Tags: Climate Change | John Kerry | wrong | worst | happen

Kerry: No Climate Change? Efforts Would Still Be Worth It

By John A. Oswald   |   Tuesday, 20 May 2014 07:08 PM

Hillary Clinton had her "What difference does it make?" moment as Secretary of State. Now John Kerry does too.

For Clinton, it was in response to lawmakers pressing her on how terrorists in Benghazi were able to kill the U.S. ambassador to Libya and three other Americans.

For Kerry, the subject was climate change, reports The Weekly Standard.

"Supposing I'm wrong or scientists are wrong, 97 percent of them all wrong, supposing they are, what's the worst that can happen?" he told the graduating class at Boston College.

President Barrack Obama is pressing the nation to reduce its carbon emissions and move away from using coal, which America has in abundance. Indeed, the administration says the science is settled and that "climate change is fact."

Kerry suggested that it’s a win for America no matter what.

He said: "We put millions of people to work transitioning our energy, creating new and renewable and alternative; we make life healthier because we have less particulates in the air and cleaner air and more health; we give ourselves greater security through greater energy independence – that’s the downside. This is not a matter of politics or partisanship; it’s a matter of science and stewardship. And it’s not a matter of capacity; it’s a matter of willpower.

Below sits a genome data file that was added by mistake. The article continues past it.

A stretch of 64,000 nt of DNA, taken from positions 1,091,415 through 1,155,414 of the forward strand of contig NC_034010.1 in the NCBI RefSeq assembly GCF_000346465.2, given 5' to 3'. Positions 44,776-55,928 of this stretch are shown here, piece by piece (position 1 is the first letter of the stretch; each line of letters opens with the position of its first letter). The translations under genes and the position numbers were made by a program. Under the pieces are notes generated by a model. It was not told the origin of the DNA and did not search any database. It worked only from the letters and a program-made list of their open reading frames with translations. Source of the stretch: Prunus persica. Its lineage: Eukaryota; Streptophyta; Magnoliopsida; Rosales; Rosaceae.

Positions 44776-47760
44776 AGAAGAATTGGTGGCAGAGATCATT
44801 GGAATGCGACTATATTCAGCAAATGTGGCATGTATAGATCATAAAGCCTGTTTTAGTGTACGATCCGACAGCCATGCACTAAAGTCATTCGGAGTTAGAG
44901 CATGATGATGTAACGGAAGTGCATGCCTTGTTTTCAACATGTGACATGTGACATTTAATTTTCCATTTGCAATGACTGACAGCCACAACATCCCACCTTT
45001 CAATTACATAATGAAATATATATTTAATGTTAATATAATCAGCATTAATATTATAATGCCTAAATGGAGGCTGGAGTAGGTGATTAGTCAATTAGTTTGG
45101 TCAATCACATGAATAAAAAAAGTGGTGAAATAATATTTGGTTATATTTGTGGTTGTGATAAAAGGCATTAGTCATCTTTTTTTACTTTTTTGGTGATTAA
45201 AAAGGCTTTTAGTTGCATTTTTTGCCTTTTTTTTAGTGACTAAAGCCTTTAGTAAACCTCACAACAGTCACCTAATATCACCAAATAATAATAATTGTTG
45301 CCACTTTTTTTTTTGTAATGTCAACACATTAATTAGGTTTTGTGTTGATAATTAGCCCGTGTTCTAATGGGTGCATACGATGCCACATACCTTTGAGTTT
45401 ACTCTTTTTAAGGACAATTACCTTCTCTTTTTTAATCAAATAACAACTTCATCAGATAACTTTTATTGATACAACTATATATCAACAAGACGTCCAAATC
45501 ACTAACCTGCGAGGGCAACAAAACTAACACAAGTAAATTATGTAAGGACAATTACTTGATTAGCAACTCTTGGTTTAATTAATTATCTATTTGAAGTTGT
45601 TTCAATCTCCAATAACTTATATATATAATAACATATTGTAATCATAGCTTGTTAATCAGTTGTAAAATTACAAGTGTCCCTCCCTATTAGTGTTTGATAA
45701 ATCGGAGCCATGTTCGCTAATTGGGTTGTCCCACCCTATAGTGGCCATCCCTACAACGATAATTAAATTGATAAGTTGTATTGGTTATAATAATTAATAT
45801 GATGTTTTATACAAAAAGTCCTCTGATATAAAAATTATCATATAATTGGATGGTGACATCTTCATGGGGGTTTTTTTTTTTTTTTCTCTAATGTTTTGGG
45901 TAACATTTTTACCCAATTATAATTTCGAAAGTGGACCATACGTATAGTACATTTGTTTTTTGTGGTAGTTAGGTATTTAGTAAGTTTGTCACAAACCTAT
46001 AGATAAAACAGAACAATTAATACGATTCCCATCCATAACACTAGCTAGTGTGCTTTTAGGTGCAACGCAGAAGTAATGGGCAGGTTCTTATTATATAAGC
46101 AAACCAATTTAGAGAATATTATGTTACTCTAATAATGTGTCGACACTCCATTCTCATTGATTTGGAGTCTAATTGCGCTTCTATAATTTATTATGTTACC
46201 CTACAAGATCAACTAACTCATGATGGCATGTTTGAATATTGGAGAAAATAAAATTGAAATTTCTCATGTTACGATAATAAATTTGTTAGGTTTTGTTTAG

"But if we do nothing, and it turns out that the critics and the naysayers and the members of the Flat Earth Society, if it turns out that they’re wrong, then we are risking nothing less than the future of the entire planet."

There are thousands of scientists who think differently. And many of them say their view is being shunted aside.

Just last week, Lennart Bengtsson, a research fellow at The University of Reading, revealed the backlash he suffered when he suggested more research is needed to confirm it is human actions — and natural climate cycles — that are to blame for the rise in the oceans and an increase in storm severity.

"It is a situation that reminds me about the time of McCarthy. I would never have expected anything similar in such an original peaceful community as meteorology. Apparently it has been transformed in recent years," he lamented.

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